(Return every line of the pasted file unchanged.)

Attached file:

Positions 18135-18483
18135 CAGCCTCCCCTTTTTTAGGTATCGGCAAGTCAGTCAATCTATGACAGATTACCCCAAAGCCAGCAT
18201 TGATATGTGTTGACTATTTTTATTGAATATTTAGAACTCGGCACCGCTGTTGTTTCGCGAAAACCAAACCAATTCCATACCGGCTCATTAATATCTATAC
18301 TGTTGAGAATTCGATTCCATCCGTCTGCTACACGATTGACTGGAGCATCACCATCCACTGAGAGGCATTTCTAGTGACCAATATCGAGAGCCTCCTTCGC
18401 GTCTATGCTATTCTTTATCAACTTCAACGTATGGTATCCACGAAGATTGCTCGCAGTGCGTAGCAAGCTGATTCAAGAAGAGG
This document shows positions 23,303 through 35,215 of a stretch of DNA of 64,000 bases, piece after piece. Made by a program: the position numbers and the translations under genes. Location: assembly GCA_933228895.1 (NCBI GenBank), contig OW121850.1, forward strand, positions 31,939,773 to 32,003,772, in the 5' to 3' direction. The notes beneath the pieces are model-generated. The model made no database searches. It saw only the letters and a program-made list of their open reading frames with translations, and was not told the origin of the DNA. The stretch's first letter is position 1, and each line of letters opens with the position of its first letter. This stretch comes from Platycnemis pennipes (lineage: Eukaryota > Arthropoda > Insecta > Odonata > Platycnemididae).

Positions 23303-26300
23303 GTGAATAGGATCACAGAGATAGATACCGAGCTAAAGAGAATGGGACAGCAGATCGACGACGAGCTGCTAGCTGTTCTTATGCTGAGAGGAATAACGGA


Positions 18135-18483
18135 CAGCCTCCCCTTTTTTAGGTATCGGCAAGTCAGTCAATCTATGACAGATTACCCCAAAGCCAGCAT
18201 TGATATGTGTTGACTATTTTTATTGAATATTTAGAACTCGGCACCGCTGTTGTTTCGCGAAAACCAAACCAATTCCATACCGGCTCATTAATATCTATAC
18301 TGTTGAGAATTCGATTCCATCCGTCTGCTACACGATTGACTGGAGCATCACCATCCACTGAGAGGCATTTCTAGTGACCAATATCGAGAGCCTCCTTCGC
18401 GTCTATGCTATTCTTTATCAACTTCAACGTATGGTATCCACGAAGATTGCTCGCAGTGCGTAGCAAGCTGATTCAAGAAGAGG
This document shows positions 23,303 through 35,215 of a stretch of DNA of 64,000 bases, piece after piece. Made by a program: the position numbers and the translations under genes. Location: assembly GCA_933228895.1 (NCBI GenBank), contig OW121850.1, forward strand, positions 31,939,773 to 32,003,772, in the 5' to 3' direction. The notes beneath the pieces are model-generated. The model made no database searches. It saw only the letters and a program-made list of their open reading frames with translations, and was not told the origin of the DNA. The stretch's first letter is position 1, and each line of letters opens with the position of its first letter. This stretch comes from Platycnemis pennipes (lineage: Eukaryota > Arthropoda > Insecta > Odonata > Platycnemididae).

Positions 23303-26300
23303 GTGAATAGGATCACAGAGATAGATACCGAGCTAAAGAGAATGGGACAGCAGATCGACGACGAGCTGCTAGCTGTTCTTATGCTGAGAGGAATAACGGA